1. Wear an eagle feather in your hair.
Chelsey Ramer, a Creek Indian and senior at Escambia Academy in Alabama, was forced to pay the school board $1,000 to release her diploma and transcripts after she wore an eagle feather to her graduation ceremony.
Ramer said she and her family will pay the fine imposed by the school board, which several months ago denied her request to wear the eagle feather during graduation as a nod to her Native American heritage.
“It was worth every penny of the thousand dollars,” Ramer said. “This is what I’ve been waiting on, and I feel like I have a right to wear it.” …
“My freshman year I went to graduation and students were wearing feathers and they didn’t get in any trouble,” she said. “I don’t think they asked permission. So we asked for permission about two or three months before graduation. (Headmaster Betty Warren) turned us down and said if we wore our feathers we would be pulled off the field.”
Ramer wasn’t pulled from the field, but she was given a fine for violating school policy. The headmaster has since left the school amicably, a school board chairman told the Atmore Advance.
2. Thank God in your valedictorian speech.
“Most people have never ever heard me speak much less see me smile,” said Remington Reimer, valedictorian at Texas’ Joshua High School and future U.S. Naval Academy student, in his graduation address last Thursday. He didn’t get to finish the speech.
Reimer was apparently told beforehand to refrain from mentioning freedom of speech or religion. When he broke that rule, his mic was cut. According to a ceremony attendee who emailed the Burleson Star, here’s what Remington said after the audio went out:
“We are all fortunate to live in a country where we can express our beliefs, where our mics won’t be turned off, as I have been threatened to be if I veer away from the school-censored speech I have just finished. Just as Jesus spoke out against the authority of the Pharisees and Sadducees, who tried to silence him, I will not have my freedom of speech taken away from me. And I urge you all to do the same. Do not let anyone take away your religious or Constitutional rights from you.”
His fellow students — the ones who could hear him — erupted in applause.
In South Carolina, another valedictorian broke a similar rule, ripping up his speech to recite the Lord’s Prayer. His mic was kept on.
Wesley Teague was the senior class president of Kansas’ Heights High School, but after one of his tweets riled up students and faculty, he was barred from most of the Class of 2013’s graduation activities.
From the Wichita Eagle:
[The tweet] prompted angry reactions from some classmates who said Teague was disrespectful to athletes, particularly underclassmen who coined the phrase and sometimes use the hashtag “#HeightsU” on tweets about Falcon football or other athletic endeavors.
Wichita State University dropped its football program after the 1986 season.
In a letter to his parents, school officials said Teague, a member of the track team, “aggressively [disrespected] many athletes.” He was allowed to attend commencement, but he was pulled from the speaking roster of a convocation ceremony and suspended for the rest of the school year.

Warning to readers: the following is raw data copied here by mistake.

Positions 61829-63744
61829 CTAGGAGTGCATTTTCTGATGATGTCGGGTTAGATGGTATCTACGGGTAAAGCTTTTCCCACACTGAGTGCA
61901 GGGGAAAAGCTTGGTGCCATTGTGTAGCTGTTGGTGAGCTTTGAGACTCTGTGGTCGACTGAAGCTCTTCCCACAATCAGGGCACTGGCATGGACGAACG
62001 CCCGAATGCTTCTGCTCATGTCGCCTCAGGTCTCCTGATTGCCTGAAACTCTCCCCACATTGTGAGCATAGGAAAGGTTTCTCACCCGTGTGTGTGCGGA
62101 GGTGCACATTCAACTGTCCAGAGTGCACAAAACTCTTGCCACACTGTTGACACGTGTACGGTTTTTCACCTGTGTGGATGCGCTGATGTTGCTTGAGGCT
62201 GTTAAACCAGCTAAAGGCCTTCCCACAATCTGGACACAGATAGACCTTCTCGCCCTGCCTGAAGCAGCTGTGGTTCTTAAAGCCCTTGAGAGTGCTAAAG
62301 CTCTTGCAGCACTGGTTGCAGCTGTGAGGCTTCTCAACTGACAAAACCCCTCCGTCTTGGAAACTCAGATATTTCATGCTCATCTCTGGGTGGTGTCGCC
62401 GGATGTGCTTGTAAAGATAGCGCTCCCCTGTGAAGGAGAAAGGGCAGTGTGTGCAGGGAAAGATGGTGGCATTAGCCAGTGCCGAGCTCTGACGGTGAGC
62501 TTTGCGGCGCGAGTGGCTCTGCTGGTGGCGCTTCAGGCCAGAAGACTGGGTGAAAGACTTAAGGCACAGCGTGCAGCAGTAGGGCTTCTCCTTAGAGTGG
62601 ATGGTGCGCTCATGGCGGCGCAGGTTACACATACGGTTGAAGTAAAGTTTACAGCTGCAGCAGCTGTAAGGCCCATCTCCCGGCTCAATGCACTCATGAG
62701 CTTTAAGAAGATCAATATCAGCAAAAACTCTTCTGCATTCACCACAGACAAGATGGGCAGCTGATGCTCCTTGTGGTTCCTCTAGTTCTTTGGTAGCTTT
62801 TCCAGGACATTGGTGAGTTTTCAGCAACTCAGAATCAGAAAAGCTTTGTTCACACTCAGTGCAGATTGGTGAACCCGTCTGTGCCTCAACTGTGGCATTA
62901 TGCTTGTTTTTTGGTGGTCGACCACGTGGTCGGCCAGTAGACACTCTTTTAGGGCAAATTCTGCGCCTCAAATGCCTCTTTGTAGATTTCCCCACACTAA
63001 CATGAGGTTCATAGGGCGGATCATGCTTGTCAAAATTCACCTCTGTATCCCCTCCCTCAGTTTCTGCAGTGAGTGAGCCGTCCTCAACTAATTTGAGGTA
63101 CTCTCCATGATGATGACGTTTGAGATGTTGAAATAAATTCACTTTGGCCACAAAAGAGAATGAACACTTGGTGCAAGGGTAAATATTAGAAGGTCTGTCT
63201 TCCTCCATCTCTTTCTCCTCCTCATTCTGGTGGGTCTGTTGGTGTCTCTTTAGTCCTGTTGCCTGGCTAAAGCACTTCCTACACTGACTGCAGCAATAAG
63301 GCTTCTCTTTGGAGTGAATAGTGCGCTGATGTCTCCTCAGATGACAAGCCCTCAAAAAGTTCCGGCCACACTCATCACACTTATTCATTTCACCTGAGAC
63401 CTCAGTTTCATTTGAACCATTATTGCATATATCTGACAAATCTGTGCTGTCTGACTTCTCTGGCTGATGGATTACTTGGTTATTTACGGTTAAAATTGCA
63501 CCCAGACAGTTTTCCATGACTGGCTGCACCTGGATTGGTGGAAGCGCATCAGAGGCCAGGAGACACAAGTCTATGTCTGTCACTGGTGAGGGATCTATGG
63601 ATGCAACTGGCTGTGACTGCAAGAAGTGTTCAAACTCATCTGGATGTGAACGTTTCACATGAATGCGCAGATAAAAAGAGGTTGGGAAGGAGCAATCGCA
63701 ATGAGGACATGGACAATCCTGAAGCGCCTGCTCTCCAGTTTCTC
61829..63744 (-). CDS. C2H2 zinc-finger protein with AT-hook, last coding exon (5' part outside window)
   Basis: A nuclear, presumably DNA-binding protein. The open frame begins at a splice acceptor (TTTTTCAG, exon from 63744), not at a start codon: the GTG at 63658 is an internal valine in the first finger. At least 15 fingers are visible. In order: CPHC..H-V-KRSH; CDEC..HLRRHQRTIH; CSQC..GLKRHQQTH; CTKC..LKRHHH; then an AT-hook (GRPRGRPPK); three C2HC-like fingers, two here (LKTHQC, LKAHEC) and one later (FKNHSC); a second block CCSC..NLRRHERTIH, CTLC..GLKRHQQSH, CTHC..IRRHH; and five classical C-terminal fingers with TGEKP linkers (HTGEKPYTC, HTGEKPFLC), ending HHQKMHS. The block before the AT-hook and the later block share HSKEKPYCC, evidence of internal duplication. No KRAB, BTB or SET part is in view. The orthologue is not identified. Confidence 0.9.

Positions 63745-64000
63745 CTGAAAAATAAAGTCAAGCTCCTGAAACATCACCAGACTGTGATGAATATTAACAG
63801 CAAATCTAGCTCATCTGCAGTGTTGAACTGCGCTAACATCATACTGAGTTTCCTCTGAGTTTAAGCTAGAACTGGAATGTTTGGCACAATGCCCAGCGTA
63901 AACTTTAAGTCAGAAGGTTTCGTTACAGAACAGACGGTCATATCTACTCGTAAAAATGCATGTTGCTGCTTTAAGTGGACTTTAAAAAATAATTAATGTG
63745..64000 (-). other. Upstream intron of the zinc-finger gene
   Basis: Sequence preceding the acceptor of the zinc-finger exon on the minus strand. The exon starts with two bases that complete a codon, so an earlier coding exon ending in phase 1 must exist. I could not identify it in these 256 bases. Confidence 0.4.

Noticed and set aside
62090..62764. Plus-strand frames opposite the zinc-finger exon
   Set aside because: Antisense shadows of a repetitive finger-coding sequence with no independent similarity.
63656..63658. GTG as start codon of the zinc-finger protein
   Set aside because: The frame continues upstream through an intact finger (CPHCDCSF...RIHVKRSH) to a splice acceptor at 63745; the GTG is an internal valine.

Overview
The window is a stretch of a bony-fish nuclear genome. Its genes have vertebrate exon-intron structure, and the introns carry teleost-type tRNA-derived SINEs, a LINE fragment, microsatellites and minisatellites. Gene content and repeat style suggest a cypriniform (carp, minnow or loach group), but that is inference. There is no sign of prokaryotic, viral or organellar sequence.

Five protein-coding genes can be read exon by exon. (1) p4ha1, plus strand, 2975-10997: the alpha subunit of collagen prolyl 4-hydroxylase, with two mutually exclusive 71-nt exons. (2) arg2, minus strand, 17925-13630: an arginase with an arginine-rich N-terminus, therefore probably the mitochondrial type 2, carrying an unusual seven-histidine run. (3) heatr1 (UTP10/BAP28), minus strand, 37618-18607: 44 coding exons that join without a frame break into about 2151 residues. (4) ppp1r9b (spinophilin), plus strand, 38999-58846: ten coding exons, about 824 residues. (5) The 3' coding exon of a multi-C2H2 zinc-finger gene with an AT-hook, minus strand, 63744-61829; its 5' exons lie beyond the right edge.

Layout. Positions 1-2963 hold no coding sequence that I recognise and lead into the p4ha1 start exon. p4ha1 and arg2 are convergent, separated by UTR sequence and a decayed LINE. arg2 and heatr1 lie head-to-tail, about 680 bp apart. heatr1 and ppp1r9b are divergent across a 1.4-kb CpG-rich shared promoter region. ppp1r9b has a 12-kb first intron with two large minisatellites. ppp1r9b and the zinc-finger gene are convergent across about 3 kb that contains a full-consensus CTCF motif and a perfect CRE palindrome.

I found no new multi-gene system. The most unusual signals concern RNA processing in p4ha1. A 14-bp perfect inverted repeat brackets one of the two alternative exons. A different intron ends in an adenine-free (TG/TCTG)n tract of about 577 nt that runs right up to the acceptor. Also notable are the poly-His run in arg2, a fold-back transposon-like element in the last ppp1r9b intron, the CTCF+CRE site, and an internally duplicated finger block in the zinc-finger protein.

Teague says his punishment was “completely unfair” and that his tweet was a joke — not an insult. “I only meant that ‘Heights U’ doesn’t exist because it doesn’t. We’re not a university,” he told reporters.
Thirty-one high school students were suspended from Scripps Ranch High School in California after recording a “team twerk” video outside their sixth-period class. They were also banned from prom and commencement; according to school officials, they had violated a policy in the school handbook.
“At Scripps Ranch High school there is zero tolerance for students who cause major disruptions at school or school activities. Any student who causes a major disruption will receive a five (5) day suspension, a possible new school placement and may be arrested.”
Parents tried to appeal the principal’s decision, but a school district trustee upheld it, though he admitted that his “overall view of this ‘twerking incident’ is that I believe all parties, both students and administrators showed poor judgment.”
Harold Shaw, salutatorian at Florida’s Wharton High School, had his mic cut during a commencement speech after going off topic, according to his principal.
“The principal had concerns because the first draft of the speech from the salutatorian was full of some things that were very inappropriate,” Hillsborough County School District spokesman Steve Hearty said Friday.
Shaw believes he was targeted, after he created a documentary exposing what he believed were unsanitary bathrooms at the school.
“The conditions are very unacceptable. And the fact it is, they’ve been denied attention again and again,” Shaw said.
Shaw was allowed to get his diploma, but told reporters he felt robbed.
“I put in the time, put in the school work,” he said. “I did anything I could to become #2 and that speech was taken away from me.”
6. Wear a military uniform.
Brandon Garabrant finished his studies early at ConVal Regional High School to enroll in the U.S. Marine Corps. But when he returned for his commencement ceremony, he was told he couldn’t wear his uniform in lieu of the traditional cap and gown, despite having completed boot camp by the time of the ceremony.
Jessie Garabrant on Wednesday told WBZ-TV that her son will sit in the audience if he’s not allowed to wear his uniform. She also said students are circulating a petition calling for Garabrant to graduate in his Marine uniform, though Pickering said he has not seen it.
Garabrant completed basic training in South Carolina on Friday and flew back to New Hampshire for the graduation on Saturday. He ultimately decided to keep the peace, wearing the cap and gown like the rest of his classmates.
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